We are the people who clean & fuel the planes, move the baggage, and help elderly and disabled passengers get to their flights on time. Thousands of us are paid only poverty wages for work. Continue reading
Dear Port of Seattle Commissioners,
I was shocked to hear that you and your fellow Port Commissioners are going to take time this week to discuss giving yourselves a sevenfold raise. I simply can’t believe you’ve included this on your agenda when you have failed to do anything to improve pay and working conditions for the thousands of poverty-wage workers at our airport and seaport.
I agree that the Commission needs to provide better oversight of our airport and seaport. And I agree that attracting a higher caliber of elected commissioners is part of making that happen. Continue reading
Union Coalition Supports Call for Salary Increase for Port Commissioners
But raise should be conditioned on Port first certifying that all jobs at airport and seaport also pay living wages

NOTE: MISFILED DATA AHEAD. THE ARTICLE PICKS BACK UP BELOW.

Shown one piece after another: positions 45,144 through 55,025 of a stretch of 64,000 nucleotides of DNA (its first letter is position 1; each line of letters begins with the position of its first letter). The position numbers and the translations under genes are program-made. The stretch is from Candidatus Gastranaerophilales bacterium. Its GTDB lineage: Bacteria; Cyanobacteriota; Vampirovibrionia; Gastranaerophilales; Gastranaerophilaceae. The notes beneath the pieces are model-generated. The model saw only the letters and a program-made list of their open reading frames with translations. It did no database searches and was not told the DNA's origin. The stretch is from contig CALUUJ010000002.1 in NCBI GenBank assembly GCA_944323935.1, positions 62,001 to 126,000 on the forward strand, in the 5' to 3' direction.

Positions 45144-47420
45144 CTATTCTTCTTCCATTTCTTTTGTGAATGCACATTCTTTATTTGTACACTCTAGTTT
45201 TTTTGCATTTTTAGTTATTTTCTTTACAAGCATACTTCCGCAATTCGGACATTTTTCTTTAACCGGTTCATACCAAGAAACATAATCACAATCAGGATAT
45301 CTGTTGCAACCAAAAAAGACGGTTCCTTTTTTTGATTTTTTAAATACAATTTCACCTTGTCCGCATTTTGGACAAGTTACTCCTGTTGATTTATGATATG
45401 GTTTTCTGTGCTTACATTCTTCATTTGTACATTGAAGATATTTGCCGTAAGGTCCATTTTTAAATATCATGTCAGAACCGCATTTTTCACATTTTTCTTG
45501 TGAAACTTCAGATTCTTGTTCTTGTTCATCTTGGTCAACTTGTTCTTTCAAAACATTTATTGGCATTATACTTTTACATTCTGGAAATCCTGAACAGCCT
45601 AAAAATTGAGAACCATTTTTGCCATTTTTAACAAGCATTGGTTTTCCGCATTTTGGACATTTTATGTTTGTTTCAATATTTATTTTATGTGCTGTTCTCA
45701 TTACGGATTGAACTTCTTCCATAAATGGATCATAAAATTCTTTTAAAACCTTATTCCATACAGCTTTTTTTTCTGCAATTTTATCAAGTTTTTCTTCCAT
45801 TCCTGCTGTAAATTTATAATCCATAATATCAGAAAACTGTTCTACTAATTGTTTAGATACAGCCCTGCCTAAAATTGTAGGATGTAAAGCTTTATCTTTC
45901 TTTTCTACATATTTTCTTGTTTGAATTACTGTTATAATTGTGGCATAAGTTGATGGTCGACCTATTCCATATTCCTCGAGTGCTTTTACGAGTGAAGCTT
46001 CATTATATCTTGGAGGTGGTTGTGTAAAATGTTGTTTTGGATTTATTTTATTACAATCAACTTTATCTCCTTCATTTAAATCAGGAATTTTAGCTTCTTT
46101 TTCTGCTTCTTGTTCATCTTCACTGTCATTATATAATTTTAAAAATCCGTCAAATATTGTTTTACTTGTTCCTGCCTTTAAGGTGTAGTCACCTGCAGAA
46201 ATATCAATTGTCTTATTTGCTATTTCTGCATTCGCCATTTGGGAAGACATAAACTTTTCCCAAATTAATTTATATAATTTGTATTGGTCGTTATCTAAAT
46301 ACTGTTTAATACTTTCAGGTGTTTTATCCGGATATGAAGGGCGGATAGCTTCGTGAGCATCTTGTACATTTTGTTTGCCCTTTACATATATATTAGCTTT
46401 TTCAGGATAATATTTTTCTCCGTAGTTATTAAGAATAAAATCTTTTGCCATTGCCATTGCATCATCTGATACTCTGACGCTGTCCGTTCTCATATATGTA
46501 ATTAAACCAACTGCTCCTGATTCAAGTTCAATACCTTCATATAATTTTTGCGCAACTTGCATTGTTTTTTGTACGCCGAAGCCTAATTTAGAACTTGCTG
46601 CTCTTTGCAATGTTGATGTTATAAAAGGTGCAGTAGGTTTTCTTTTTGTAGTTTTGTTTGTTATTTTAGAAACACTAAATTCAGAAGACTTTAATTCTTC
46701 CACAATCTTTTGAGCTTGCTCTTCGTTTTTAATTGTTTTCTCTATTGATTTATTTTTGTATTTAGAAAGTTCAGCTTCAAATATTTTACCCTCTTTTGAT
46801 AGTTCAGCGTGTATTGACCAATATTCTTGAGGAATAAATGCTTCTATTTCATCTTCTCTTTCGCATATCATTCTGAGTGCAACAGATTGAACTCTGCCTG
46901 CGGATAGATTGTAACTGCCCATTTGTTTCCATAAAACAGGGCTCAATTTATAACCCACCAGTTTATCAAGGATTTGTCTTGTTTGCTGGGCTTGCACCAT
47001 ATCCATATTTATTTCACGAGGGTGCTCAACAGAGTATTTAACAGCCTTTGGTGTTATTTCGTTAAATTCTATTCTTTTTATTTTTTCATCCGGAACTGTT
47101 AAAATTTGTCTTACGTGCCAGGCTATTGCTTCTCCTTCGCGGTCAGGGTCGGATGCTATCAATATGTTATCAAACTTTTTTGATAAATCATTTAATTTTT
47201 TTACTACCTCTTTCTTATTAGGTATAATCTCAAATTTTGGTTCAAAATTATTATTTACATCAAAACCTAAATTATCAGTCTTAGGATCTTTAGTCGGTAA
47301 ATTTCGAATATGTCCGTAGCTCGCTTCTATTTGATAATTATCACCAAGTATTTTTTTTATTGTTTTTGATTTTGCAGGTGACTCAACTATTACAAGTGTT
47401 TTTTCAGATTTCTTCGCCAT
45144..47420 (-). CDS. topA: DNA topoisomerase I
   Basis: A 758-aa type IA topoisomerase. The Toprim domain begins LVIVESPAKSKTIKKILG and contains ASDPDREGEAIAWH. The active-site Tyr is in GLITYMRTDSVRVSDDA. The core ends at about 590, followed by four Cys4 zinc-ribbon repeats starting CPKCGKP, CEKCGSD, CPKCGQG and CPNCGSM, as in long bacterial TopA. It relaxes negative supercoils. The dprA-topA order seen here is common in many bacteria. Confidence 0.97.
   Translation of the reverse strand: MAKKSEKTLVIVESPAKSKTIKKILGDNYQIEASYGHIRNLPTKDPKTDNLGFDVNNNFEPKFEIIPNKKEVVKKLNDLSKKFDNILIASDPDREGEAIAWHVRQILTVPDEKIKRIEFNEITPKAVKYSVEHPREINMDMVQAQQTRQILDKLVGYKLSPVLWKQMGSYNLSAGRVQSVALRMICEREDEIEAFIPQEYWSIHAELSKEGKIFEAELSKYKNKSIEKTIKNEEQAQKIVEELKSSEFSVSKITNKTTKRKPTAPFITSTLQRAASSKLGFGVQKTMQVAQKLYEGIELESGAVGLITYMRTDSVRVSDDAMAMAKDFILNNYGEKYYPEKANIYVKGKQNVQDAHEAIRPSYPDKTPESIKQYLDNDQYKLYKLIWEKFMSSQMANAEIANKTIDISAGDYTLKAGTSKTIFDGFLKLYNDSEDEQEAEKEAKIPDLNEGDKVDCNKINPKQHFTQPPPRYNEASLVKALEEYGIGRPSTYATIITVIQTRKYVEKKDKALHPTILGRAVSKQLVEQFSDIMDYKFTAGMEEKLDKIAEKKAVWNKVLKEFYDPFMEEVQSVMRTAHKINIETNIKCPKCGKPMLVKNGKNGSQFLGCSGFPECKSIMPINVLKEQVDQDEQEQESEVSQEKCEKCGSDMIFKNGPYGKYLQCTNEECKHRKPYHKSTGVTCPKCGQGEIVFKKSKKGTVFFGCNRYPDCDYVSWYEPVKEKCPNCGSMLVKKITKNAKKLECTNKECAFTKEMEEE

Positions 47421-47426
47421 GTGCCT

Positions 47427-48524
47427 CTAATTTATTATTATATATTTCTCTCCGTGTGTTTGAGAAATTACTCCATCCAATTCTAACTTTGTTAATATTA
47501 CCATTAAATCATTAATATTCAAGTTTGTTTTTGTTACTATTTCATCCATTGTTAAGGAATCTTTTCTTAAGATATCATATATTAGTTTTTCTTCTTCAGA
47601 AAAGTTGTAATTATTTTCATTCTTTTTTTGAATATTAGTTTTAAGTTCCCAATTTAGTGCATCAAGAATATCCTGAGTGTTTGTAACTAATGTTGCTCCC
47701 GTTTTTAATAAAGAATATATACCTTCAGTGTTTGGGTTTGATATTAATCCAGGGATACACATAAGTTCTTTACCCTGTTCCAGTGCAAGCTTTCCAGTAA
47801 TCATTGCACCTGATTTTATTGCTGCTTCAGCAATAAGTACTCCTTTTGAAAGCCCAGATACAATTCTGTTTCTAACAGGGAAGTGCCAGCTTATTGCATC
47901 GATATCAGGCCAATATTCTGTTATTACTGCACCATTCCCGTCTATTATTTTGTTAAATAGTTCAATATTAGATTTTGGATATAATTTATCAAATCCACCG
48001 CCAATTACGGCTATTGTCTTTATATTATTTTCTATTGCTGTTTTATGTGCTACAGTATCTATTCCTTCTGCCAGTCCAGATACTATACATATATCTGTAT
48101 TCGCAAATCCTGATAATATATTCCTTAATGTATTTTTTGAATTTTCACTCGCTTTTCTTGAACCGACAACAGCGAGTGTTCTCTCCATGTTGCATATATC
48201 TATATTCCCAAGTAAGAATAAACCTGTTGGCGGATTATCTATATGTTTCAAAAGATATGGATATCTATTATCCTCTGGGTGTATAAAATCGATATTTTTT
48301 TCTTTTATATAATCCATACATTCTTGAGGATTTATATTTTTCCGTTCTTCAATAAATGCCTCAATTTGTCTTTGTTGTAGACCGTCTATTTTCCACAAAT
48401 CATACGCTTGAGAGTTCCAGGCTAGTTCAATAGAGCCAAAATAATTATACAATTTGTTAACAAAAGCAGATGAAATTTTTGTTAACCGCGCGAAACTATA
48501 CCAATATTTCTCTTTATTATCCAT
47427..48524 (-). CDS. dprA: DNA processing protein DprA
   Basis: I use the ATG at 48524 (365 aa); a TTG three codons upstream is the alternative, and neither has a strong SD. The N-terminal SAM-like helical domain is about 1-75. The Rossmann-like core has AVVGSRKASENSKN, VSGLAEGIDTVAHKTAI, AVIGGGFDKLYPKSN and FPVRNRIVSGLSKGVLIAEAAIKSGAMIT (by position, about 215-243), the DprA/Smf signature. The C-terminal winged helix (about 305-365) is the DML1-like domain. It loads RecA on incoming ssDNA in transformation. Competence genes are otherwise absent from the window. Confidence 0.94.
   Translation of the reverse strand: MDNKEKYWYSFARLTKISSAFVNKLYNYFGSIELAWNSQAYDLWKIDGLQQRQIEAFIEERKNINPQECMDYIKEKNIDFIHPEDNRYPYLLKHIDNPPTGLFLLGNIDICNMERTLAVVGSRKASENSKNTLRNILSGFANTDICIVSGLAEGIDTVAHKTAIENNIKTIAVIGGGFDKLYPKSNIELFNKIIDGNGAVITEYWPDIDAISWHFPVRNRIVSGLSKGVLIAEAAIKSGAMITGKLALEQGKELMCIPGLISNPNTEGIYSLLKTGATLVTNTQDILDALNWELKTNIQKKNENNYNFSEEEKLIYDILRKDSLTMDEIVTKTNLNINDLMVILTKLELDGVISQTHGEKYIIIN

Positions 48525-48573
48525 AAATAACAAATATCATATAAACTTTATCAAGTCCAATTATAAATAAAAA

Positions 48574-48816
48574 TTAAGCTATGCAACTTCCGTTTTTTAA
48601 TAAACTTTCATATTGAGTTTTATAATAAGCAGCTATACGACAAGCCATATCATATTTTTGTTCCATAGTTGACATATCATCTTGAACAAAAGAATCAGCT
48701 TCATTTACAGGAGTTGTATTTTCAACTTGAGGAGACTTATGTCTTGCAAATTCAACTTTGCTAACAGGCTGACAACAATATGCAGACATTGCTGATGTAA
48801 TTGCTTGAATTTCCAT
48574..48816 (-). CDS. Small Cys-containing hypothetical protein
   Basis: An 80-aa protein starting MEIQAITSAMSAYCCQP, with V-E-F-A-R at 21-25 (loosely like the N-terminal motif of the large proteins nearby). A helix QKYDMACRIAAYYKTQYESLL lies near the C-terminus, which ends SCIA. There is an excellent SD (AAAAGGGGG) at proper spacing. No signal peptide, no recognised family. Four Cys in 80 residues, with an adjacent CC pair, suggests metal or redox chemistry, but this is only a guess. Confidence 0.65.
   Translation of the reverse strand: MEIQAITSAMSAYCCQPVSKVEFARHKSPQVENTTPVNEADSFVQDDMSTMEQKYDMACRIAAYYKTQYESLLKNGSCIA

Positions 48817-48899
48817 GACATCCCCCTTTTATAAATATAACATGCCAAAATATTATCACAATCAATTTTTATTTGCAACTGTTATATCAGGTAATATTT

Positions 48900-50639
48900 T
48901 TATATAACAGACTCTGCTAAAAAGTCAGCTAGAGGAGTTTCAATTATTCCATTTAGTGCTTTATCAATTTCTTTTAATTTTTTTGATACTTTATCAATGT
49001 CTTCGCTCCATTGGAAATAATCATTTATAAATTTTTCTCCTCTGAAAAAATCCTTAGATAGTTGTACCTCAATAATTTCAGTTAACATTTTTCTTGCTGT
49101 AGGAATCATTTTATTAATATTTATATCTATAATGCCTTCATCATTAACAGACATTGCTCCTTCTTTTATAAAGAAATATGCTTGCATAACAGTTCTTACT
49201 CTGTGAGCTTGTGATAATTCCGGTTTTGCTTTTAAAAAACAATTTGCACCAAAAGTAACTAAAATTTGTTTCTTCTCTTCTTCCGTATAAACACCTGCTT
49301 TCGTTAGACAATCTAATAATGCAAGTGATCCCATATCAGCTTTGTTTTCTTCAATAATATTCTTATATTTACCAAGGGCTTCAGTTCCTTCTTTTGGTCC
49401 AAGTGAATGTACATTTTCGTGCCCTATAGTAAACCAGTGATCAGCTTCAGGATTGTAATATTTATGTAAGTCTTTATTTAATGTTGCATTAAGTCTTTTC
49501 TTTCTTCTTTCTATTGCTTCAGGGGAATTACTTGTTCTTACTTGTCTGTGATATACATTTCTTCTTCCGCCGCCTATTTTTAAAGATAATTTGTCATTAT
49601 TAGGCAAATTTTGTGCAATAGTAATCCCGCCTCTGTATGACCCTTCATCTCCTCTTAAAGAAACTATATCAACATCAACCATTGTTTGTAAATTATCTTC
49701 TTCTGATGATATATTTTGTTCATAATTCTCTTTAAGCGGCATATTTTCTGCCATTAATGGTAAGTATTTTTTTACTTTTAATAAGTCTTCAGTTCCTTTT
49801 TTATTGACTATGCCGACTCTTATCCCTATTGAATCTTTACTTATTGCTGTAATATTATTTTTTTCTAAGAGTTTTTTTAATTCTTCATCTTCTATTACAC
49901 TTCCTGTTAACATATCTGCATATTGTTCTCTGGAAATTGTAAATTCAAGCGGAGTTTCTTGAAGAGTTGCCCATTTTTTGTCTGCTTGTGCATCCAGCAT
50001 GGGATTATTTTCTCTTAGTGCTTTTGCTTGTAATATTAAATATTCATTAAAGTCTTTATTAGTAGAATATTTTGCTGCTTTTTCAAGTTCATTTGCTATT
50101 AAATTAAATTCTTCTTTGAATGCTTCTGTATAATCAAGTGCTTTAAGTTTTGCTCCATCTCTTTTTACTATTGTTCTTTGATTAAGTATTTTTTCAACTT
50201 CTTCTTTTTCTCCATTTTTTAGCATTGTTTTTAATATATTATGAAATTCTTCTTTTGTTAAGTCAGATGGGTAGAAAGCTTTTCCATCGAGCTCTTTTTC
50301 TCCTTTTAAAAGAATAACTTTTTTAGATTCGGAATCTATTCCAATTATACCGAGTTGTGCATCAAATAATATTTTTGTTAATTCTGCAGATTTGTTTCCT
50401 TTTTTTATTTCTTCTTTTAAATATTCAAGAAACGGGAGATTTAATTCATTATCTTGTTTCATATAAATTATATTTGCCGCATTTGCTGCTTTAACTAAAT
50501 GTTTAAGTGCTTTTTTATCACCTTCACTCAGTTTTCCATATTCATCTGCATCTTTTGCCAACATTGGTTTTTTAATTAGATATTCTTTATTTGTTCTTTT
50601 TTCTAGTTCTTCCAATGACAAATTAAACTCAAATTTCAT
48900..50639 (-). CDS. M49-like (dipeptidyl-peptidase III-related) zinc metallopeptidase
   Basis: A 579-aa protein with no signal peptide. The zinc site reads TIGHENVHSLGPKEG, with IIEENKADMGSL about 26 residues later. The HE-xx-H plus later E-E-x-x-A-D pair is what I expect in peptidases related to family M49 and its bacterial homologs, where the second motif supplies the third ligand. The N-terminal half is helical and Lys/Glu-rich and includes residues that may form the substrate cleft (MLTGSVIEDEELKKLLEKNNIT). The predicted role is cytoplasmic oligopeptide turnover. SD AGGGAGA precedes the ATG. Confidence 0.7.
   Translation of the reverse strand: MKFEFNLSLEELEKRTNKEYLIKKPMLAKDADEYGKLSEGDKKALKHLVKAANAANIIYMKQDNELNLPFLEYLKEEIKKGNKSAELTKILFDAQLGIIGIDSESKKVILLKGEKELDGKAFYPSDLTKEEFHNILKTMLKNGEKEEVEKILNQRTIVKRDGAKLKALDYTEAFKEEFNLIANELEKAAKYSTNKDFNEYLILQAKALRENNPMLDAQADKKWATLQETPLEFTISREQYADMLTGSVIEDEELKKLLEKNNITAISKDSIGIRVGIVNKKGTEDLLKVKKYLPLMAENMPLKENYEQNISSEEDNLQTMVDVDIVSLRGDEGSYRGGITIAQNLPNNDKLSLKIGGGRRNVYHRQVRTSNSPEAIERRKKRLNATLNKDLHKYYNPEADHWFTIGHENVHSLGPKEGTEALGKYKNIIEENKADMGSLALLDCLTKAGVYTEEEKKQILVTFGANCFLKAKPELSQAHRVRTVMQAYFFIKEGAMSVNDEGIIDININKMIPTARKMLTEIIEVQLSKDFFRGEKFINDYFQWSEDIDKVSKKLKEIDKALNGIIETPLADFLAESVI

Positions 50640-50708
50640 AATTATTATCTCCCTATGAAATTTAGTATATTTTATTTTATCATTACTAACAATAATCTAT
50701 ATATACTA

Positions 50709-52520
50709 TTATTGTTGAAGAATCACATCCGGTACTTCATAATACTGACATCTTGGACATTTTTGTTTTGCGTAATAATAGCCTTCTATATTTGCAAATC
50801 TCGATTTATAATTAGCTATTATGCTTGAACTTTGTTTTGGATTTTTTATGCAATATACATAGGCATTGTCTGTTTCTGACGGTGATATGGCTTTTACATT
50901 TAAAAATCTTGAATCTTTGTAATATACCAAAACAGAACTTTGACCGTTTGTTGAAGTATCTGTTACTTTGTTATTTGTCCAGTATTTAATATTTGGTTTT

Unions representing workers at the Port of Seattle believe everyone who works at our port deserves a living wage. For that reason, we support increasing the pay of Port Commissioners to the $42,000/year level proposed by Commissioner Albro — but only when all workers at our airport and seaport are paid living wages as well.
Today, there are about 4,000 people who are paid poverty wages for their work at Port of Seattle facilities, including the people who handle bags and clean aircraft cabins at Sea-Tac, those who transport passengers safely to and from the airport, and the truck drivers who move goods at our seaport. These workers have difficult and sometimes dangerous jobs, yet they typically are paid less than $10/hour — barely $20,000 a year if they work full-time. Continue reading
by Thea Levkovitz
Sea-Tac airport fueler, Alex Popescu, sat down before the Port of Seattle Commission on Tuesday, reached into the trash bag he had brought and pulled out his jet fuel soaked work shirt. Every day, fueling Alaska Airlines planes with broken down hoses and equipment, his uniform and those of his co-workers get sprayed and soaked with jet fuel.
While he showed the panel an array of other safety issues, from dangerously damaged ladders to faulty nozzles, the fumes arising from his work shirt permeated the commission chamber. The smell got so bad that Alex had barely finished his short two minutes of testimony when he was told that he had to take his work clothing out of the room because it was a fire hazard.